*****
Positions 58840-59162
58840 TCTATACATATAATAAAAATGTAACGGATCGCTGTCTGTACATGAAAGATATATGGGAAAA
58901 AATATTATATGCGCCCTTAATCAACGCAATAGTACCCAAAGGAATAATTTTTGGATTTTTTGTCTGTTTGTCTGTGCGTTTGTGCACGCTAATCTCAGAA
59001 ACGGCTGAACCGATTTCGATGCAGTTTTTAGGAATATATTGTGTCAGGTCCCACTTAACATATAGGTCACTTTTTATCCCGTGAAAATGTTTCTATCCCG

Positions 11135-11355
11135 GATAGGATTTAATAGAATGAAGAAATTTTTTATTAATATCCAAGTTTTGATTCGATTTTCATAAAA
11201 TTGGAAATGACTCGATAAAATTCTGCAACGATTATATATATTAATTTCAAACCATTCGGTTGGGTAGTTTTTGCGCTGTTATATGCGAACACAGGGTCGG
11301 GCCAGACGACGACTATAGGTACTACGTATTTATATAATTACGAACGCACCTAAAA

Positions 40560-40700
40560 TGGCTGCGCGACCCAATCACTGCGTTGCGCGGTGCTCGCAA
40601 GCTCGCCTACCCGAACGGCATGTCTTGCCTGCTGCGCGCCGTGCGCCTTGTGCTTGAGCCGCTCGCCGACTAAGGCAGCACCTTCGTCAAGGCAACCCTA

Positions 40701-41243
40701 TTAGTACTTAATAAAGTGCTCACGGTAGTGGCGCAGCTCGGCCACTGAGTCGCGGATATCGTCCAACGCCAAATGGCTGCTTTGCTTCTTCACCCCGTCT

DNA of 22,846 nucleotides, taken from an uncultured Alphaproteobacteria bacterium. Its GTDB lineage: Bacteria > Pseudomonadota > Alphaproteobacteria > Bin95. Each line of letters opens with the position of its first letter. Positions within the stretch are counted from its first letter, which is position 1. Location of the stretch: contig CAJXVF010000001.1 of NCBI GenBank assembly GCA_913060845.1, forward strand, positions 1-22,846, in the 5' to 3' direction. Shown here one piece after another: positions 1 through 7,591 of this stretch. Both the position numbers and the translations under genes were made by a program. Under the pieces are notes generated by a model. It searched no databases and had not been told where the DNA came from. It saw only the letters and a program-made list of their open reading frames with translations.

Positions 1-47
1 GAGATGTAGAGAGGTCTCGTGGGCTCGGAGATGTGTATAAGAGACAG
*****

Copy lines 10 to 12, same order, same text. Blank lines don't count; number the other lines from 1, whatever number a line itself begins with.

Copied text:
40560 TGGCTGCGCGACCCAATCACTGCGTTGCGCGGTGCTCGCAA
40601 GCTCGCCTACCCGAACGGCATGTCTTGCCTGCTGCGCGCCGTGCGCCTTGTGCTTGAGCCGCTCGCCGACTAAGGCAGCACCTTCGTCAAGGCAACCCTA

Positions 40701-41243